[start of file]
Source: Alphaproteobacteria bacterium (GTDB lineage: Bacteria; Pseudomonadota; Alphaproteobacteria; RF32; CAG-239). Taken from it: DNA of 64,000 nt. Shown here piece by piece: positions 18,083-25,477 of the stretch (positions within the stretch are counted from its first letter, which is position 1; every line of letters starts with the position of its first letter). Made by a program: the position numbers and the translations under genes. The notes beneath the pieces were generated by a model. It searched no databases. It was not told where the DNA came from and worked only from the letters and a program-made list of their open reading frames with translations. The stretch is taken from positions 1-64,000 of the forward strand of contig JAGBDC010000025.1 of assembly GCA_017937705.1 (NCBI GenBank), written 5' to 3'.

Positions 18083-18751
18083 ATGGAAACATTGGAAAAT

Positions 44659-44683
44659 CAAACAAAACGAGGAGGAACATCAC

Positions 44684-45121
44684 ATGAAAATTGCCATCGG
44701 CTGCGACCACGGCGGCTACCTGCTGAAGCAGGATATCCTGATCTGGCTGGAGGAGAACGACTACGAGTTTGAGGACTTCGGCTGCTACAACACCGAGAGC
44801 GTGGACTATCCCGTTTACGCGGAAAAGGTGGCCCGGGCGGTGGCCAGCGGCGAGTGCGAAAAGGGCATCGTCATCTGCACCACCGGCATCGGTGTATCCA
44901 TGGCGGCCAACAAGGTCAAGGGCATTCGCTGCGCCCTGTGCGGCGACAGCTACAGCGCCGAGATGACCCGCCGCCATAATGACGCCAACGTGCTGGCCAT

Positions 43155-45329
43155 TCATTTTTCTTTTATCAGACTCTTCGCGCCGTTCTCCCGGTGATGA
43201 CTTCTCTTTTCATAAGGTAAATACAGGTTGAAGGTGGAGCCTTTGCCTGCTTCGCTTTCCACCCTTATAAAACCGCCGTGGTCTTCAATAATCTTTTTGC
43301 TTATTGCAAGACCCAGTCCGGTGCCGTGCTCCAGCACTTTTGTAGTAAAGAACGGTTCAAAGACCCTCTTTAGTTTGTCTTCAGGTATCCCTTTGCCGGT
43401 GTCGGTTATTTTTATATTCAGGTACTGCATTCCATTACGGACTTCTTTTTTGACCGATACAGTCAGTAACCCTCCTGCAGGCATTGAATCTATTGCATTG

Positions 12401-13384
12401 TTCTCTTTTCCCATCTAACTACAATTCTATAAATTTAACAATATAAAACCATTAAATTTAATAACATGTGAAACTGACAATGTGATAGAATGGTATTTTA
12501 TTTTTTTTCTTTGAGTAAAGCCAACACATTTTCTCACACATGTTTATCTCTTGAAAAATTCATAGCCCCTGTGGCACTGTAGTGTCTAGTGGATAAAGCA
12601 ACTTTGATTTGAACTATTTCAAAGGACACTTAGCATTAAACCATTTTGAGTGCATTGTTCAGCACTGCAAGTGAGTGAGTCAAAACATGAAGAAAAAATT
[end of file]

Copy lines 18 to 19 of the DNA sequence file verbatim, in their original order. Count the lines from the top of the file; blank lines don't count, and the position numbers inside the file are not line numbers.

12501 TTTTTTTTCTTTGAGTAAAGCCAACACATTTTCTCACACATGTTTATCTCTTGAAAAATTCATAGCCCCTGTGGCACTGTAGTGTCTAGTGGATAAAGCA
12601 ACTTTGATTTGAACTATTTCAAAGGACACTTAGCATTAAACCATTTTGAGTGCATTGTTCAGCACTGCAAGTGAGTGAGTCAAAACATGAAGAAAAAATT